An aspiring rapper who denies murdering a sleeping man has told a jury the killing was the result of him losing control to an vengeful alter-ego.
Coskun Jaques Marius, 30, this month pleaded guilty in Brisbane Supreme Court to the manslaughter of Tane Tahi Manawa, 38, at the victim's Surfers Paradise home on May 10, 2019.
Marius pleaded not guilty to the murder of Mr Manawa on the grounds of having an abnormality of the mind at the time and the matter was taken to trial.
The prosecution concluded its case on Tuesday, following six days of hearings, and Marius decided to testify in his own defence.
Marius's barrister Lars Falcongreen told the jury his client had suffered a tormented childhood and developed an alternative personality called 'Si3ge' as a "dark angry force" to help him cope.
The jury had earlier heard audio from a police interview with Marius in which he said Si3ge could take over his thinking whenever he became enraged.
Marius took the stand and said he used Si3ge in response to being bullied at school.
"He was sort of like my protector. He gave me mental confidence," Marius said.
Marius said he had been homeless, unemployed and using methamphetamine in the months prior to the killing, but Mr Manawa had offered him accommodation in return for performing housework
The jury heard claims Mr Manawa, known to his friends as Dre, had later turned abusive and violent towards Maruis.
"He pushed me around the yard, telling me I would sleep in the shed like a dog," Marius said.
Marius said he formed the belief that Dre had been drugging and sexually assaulting women including a close family member.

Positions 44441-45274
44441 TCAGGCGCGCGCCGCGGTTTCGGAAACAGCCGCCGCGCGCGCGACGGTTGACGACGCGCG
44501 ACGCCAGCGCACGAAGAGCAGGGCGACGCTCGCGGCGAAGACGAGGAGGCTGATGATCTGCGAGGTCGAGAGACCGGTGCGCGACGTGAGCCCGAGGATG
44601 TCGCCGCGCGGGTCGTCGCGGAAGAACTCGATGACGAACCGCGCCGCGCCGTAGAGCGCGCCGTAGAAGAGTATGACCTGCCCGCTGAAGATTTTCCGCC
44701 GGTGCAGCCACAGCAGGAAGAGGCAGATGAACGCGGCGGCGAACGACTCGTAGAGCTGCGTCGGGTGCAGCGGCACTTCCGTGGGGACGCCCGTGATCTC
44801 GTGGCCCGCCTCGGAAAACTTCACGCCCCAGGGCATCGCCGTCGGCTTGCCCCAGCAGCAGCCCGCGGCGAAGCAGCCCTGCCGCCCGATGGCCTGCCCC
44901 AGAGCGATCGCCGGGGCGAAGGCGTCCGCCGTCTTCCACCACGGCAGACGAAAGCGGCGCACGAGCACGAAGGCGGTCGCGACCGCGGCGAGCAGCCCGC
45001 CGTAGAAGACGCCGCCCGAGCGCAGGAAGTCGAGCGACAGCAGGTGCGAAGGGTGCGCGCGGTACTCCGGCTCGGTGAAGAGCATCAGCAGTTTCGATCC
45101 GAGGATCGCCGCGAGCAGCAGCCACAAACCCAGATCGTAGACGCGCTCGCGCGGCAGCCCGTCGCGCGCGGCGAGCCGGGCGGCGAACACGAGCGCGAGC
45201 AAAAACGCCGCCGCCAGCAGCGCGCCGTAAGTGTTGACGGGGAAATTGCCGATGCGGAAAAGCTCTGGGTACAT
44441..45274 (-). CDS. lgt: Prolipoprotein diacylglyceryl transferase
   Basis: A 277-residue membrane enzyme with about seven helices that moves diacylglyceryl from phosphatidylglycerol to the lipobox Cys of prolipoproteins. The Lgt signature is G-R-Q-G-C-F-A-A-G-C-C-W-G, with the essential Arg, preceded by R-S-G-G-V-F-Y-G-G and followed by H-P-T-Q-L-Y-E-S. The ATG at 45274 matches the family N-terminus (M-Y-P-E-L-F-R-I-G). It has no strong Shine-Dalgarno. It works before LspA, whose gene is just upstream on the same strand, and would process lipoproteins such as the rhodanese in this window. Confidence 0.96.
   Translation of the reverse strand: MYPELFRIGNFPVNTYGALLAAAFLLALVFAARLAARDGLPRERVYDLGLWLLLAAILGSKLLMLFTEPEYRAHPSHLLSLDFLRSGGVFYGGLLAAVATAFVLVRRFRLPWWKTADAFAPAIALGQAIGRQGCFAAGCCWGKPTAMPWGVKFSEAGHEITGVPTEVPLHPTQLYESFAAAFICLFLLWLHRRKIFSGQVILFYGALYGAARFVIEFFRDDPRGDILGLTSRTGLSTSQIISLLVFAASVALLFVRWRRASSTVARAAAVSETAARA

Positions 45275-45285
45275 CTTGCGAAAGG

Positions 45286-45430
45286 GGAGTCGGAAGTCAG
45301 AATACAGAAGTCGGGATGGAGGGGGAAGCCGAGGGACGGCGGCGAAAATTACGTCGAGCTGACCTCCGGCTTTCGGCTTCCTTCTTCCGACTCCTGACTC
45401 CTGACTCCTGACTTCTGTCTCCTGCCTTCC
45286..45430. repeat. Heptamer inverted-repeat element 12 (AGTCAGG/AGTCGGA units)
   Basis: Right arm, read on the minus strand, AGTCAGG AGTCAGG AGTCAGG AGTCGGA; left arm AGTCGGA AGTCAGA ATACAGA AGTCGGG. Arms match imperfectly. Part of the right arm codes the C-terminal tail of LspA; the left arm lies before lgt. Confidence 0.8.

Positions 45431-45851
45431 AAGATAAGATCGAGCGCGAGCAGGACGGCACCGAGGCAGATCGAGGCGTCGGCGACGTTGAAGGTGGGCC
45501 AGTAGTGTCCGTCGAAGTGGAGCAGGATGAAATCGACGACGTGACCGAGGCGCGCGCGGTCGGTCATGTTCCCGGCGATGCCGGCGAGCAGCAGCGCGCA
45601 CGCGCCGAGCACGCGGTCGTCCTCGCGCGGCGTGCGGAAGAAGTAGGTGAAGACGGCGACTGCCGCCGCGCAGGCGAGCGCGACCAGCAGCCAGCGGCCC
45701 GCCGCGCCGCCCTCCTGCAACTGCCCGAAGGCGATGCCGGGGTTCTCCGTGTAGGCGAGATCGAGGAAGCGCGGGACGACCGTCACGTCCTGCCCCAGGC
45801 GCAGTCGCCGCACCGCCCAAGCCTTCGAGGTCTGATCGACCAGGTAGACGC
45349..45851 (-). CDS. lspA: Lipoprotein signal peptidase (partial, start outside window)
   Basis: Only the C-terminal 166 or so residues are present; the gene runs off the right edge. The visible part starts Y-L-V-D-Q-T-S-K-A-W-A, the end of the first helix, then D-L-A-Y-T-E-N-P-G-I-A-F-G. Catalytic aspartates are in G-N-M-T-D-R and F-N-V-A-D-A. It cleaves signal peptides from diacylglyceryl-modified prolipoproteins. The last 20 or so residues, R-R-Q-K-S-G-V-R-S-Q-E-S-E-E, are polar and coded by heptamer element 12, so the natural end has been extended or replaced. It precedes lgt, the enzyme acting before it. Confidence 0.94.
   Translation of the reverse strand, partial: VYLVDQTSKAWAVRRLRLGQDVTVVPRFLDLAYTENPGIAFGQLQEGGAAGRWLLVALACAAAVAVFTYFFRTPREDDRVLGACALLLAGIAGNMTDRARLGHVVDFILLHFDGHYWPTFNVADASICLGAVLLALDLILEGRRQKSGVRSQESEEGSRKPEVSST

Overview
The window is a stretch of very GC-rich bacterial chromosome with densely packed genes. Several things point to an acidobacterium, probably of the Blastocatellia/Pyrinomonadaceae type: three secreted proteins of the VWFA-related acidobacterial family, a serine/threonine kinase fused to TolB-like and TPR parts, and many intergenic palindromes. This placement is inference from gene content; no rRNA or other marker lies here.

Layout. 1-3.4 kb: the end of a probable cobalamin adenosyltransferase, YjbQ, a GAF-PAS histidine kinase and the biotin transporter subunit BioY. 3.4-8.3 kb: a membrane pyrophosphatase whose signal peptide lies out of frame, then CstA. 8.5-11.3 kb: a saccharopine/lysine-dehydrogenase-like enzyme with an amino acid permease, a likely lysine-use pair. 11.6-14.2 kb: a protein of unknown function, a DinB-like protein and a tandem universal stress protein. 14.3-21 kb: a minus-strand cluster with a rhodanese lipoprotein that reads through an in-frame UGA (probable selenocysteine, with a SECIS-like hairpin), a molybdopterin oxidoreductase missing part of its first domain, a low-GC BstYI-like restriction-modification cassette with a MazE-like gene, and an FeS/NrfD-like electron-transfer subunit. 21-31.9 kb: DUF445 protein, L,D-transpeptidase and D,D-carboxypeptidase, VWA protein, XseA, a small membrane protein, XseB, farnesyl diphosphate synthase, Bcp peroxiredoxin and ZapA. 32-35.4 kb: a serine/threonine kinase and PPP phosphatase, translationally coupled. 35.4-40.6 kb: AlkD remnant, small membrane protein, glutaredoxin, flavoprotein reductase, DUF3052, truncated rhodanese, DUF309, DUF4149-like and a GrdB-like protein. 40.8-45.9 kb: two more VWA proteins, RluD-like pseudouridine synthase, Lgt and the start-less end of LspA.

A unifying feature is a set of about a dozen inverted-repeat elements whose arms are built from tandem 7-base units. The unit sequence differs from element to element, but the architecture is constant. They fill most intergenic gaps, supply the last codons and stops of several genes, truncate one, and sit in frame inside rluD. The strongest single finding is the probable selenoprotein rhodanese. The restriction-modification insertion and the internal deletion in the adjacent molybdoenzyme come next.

Before the killing, Marius said he had "uncontrolled thoughts" and could hear an angry and vengeful Si3ge whispering in his ear to stand up for himself.
"I just blacked out, then I could feel me swinging and hitting him with the lat pulldown bar," Marius said.
Dre suffered extensive head injuries from being repeatedly hit with the metal bar and took an estimated 45 minutes to die after being attacked while sleeping in a reclining armchair.
Under cross examination by Crown prosecutor Michael Lehane, Marius denied telling the dying Dre that "I'm the one that got you".
"I said 'I'm sorry, I love you, but I hope you suffer,'" Marius said.
Mr Lehane questioned why an imaginary protector who "said sorry for nothing" would make such an apology and Marius insisted the Si3ge personality was still in control at that point.
Marius also admitted to telling several lies to other people in the house with the effect of leaving Dre by himself and agreed that his actions after the killing, including stealing Dre's van and selling his possessions for drug money, were "deliberative".
Marius is due to continue giving evidence on Wednesday, followed by two psychiatrists who have been called to testify about his state of mind at the time of the killing and subsequent mental health treatment.
Australian Associated Press